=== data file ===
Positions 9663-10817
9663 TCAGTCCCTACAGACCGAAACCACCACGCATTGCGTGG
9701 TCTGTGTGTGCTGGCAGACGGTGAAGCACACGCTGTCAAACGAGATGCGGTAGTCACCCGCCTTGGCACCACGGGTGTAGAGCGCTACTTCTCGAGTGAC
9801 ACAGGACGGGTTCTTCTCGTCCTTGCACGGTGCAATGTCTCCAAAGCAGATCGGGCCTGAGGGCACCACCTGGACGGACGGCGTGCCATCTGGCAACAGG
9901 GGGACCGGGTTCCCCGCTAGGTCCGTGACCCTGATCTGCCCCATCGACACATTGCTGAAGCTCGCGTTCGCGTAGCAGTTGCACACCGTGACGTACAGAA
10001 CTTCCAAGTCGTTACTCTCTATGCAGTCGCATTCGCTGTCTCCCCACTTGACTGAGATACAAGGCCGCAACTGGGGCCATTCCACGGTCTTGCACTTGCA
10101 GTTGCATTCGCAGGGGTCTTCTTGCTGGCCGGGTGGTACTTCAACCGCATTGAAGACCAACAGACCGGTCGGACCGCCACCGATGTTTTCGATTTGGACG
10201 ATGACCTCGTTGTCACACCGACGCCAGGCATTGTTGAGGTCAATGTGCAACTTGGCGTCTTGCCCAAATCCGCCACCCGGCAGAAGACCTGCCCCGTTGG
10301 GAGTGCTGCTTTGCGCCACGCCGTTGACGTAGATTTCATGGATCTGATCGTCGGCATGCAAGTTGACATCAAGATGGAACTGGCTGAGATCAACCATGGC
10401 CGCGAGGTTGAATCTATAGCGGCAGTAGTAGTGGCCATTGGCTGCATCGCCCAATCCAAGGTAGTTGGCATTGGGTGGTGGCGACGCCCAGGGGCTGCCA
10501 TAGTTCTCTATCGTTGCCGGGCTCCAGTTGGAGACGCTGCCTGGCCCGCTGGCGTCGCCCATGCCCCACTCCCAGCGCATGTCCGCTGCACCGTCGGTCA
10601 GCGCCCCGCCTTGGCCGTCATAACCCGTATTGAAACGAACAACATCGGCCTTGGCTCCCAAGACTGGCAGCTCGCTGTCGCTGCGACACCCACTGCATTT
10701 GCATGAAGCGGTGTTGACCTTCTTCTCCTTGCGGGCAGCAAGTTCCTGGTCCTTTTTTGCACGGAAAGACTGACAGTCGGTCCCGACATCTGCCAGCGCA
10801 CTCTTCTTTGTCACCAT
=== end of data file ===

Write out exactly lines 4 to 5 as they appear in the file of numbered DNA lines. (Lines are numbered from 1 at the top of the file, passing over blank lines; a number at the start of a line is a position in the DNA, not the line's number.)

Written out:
9801 ACAGGACGGGTTCTTCTCGTCCTTGCACGGTGCAATGTCTCCAAAGCAGATCGGGCCTGAGGGCACCACCTGGACGGACGGCGTGCCATCTGGCAACAGG
9901 GGGACCGGGTTCCCCGCTAGGTCCGTGACCCTGATCTGCCCCATCGACACATTGCTGAAGCTCGCGTTCGCGTAGCAGTTGCACACCGTGACGTACAGAA